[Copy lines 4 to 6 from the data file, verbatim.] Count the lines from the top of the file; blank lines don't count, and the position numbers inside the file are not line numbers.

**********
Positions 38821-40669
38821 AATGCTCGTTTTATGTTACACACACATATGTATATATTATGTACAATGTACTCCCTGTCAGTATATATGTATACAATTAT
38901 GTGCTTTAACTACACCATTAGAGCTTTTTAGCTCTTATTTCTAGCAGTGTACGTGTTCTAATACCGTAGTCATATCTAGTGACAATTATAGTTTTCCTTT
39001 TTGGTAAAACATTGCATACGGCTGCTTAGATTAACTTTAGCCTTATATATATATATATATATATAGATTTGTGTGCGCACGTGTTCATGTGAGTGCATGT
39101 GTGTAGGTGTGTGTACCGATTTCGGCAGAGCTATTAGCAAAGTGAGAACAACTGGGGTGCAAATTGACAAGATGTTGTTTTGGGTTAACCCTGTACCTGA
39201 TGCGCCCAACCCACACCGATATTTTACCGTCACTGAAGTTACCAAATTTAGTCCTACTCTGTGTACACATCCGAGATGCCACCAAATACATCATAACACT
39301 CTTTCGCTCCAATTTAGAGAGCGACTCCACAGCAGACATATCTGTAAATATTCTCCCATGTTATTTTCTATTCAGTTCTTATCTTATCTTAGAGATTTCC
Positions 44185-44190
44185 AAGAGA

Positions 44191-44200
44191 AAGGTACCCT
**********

39001 TTGGTAAAACATTGCATACGGCTGCTTAGATTAACTTTAGCCTTATATATATATATATATATATAGATTTGTGTGCGCACGTGTTCATGTGAGTGCATGT
39101 GTGTAGGTGTGTGTACCGATTTCGGCAGAGCTATTAGCAAAGTGAGAACAACTGGGGTGCAAATTGACAAGATGTTGTTTTGGGTTAACCCTGTACCTGA
39201 TGCGCCCAACCCACACCGATATTTTACCGTCACTGAAGTTACCAAATTTAGTCCTACTCTGTGTACACATCCGAGATGCCACCAAATACATCATAACACT